01/12/13 — Whitfield Hall of Fame welcomes 2013 class

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Whitfield Hall of Fame welcomes 2013 class

By Rudy Coggins
Published in Sports on January 12, 2013 11:55 PM

Dressed in his multi-color trademark sweater he wears each year for this affair, George Whitfield took a sip of water and looked out toward the crowd filing into the Goldsboro High School auditorium.

He recognized many familiar faces who have helped him organize the Hall of Fame ceremony over the years. He acknowledged many former inductees with either a wave or nod of his head.

Whitfield silently marveled at how much this annual ceremony has grown over the years.

The veteran coach organized his notes one last time while the remaining members of the 41st Hall of Fame class walked onto the stage and found their seat.

Each inductee sat silently and listened as Whitfield read the accolades that have woven the threads in the tapestries of their respective lives. And each graciously thanked Whitfield, who presented them with a plaque that forever immortalized them on this evening.

Standing ovations overwhelmed Ching Eikenberry, wife of U.S. Ambassader Karl Eikenberry; Col. Jeannie M. Levitt, a female jet fight pilot who flew all sorts of missions during the Gulf War and is now base commander at Seymour Johnson Air Force; and Gordon Roberts, who earned a Medal of Honor for his valiant rescue of a pinned-down platoon during the Vietnam Conflict.

The ceremony also had a hometown flair, too.

"I was surprised, shocked at first and realized that it's an honor," Goldsboro High alum Anthony Teachey said. "George is a great man himself and I'm blessed that he wants to do this for more me."

Teachey, ironically, was inducted one year after former Wake Forest head basketball coach Carl Tacy. Teachey played for Tacy and the Demon Deacons from 1980-84 and was named the Atlantic Coast Conference co-player of the year with Michael Jordan.

Teachey ventured overseas for nearly a decade and returned to his native North Carolina to work with the Durham Sheriff Department. Upon leaving law enforcement, Teachey turned his attention toward helping youth and started a program for Court-Order Kids in Durham.

Five years later, he is the current director of the teen center at the Goldsboro Boys & Girls Club.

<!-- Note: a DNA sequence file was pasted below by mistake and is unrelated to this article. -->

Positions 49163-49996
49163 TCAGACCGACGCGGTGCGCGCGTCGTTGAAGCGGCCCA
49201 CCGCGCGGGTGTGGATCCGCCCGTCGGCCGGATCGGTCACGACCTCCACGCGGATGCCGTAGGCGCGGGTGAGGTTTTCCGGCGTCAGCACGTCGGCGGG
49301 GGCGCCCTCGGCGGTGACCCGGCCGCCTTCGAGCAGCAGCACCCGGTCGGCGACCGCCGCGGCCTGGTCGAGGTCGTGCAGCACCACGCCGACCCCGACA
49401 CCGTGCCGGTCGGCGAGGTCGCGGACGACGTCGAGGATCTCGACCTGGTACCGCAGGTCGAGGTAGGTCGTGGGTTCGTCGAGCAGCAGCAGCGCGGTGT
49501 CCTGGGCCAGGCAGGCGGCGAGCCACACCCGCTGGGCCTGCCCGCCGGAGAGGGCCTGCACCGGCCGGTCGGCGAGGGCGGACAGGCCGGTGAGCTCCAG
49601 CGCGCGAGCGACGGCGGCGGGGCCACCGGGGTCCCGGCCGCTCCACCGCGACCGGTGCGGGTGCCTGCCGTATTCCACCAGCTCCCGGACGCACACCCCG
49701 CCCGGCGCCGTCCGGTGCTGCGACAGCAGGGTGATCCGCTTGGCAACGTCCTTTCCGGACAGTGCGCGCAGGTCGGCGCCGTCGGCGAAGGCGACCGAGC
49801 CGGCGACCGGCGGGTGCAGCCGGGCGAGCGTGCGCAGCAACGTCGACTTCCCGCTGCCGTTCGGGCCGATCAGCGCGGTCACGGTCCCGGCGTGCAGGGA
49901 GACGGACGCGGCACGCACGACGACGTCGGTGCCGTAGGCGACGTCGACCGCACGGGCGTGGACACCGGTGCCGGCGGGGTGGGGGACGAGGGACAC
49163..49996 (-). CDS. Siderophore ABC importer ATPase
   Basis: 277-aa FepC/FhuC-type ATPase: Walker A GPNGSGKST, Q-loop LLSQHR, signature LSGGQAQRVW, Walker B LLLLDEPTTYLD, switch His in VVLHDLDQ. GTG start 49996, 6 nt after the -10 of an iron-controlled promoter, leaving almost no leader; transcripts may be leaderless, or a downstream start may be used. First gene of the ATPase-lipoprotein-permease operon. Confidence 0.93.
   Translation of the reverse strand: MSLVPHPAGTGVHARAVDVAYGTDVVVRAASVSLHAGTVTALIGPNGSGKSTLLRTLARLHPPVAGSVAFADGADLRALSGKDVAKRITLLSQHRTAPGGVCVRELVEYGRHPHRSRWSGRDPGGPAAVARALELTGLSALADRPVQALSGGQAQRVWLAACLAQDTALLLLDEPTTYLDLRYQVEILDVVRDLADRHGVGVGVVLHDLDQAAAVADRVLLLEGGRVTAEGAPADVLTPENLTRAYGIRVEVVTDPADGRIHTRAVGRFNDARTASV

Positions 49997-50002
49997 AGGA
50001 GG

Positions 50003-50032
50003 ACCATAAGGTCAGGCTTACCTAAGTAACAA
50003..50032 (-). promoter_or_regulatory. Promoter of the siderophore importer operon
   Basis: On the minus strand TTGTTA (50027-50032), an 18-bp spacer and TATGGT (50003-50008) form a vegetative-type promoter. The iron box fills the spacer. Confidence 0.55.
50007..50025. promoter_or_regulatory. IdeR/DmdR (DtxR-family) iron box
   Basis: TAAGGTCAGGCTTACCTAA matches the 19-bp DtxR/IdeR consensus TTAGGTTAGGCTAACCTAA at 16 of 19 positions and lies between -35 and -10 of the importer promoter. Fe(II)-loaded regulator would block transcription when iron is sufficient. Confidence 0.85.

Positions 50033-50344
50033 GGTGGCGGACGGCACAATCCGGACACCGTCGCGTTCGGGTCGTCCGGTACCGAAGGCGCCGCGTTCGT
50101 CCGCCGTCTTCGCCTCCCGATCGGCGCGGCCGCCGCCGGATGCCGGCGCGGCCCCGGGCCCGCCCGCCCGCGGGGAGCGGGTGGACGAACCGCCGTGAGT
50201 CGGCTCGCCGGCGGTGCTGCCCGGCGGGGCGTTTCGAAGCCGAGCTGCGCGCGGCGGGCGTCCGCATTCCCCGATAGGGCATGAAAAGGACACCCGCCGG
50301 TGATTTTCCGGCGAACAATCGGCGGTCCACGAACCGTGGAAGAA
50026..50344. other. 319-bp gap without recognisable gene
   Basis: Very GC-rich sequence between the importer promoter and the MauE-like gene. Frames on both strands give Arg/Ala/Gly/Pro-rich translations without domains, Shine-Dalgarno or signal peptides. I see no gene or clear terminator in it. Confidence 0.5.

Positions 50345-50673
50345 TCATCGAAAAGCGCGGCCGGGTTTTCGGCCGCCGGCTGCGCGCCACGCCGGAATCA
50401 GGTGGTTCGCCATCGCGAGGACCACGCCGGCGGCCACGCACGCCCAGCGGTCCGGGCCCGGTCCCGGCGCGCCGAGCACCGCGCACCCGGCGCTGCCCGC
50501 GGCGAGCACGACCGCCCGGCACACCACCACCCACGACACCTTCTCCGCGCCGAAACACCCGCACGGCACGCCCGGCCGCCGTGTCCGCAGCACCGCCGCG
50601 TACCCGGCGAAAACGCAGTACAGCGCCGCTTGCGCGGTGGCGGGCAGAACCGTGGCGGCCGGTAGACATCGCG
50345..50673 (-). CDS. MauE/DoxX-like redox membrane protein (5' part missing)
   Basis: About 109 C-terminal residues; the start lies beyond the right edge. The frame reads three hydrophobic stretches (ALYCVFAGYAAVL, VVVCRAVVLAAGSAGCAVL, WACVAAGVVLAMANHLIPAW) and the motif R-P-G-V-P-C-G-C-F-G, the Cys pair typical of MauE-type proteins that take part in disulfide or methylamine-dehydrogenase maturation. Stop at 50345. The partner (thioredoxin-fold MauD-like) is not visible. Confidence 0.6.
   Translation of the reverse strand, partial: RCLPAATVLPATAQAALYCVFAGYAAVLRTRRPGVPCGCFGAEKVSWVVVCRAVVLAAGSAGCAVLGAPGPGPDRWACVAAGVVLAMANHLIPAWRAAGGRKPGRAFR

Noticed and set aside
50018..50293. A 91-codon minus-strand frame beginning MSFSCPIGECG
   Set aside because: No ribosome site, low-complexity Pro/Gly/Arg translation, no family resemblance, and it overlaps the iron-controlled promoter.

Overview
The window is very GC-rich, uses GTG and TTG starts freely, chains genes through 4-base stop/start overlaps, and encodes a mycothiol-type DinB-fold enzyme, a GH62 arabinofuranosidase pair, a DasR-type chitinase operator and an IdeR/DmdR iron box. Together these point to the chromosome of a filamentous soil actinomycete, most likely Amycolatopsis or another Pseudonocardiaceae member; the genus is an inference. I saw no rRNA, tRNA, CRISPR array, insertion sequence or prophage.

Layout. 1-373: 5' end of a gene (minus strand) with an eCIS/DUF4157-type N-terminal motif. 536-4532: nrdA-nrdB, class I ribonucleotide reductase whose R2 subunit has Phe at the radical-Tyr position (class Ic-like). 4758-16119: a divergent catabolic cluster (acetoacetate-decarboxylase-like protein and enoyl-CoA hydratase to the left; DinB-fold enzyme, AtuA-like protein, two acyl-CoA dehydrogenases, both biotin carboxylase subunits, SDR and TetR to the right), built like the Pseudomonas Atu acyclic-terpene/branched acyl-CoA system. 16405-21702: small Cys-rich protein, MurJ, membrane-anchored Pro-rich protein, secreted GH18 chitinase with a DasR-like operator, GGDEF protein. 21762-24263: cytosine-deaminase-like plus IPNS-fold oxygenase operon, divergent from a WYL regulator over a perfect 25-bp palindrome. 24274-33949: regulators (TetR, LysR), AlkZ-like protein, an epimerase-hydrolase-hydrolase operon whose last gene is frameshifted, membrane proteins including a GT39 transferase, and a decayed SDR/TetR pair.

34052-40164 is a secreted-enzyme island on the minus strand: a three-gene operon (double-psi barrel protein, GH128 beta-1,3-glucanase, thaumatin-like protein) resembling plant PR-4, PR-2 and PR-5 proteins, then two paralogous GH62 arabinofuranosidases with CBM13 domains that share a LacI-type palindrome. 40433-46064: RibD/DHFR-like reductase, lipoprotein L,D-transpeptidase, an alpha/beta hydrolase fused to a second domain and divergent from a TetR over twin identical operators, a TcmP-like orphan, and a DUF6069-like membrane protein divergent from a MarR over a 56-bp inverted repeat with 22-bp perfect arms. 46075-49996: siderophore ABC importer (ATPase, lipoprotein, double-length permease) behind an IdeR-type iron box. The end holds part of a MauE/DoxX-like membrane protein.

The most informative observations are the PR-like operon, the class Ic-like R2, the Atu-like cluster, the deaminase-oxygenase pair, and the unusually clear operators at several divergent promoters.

"I'm blessed to be back ... it's been great and definitely a change in society because teens don't the things that we used to have," Teachey said. "My thing is to implement some things socially for the teens to do right now with the crime rate and dropout rate the way it is.

"Those are some of the things I'm going to try to focus on."

Teachey was one of three Wayne County athletes/coaches enshrined by Whitfield.

Now retired and marking off jobs on his "honey-do list," former Goldsboro High athlete Bob Wolfe spends time between his Apex home and cabin in the mountains of Virginia.

The two keep the former coach busy, but he oftentimes visits with former coaches and players.

Wolfe guided Apex to 104 victories and two conference champions during his 18-year tenure on the sidelines. Two teams posted 10-win seasons, and his 2008 squad advanced to the quarterfinal-round of the N.C. High School Athletic Association Class 4-A state football playoffs.

"I do some traveling this year, moreso than normal, to see some kids that I coached play in college," said Wolfe, who was an Eagle Scout. "I have enjoyed that ... has been kind of nice.

"I miss some of it, but not the day-to-day grind."

Wolfe gushed over his induction and said that "Goldsboro has always been in his heart, has always been a great place and loved it growing up."

A three-year lettermen for then-coaches Doyle Whitfield and Jimmy Reaves, former Southern Wayne football standout Nelson Smith has enjoyed a stellar career.

Now the athletics director at Garner Magnet, Smith compiled a 145-29 record as head football coach for the Trojans and was the head coach for the North Carolina team during the Shrine Bowl last month.

Smith has also coached baseball and wrestling, and worked as a baseball umpire during his illustrious career. He served a two-year term as the N.C. Football Coaches Association president from 2010-11.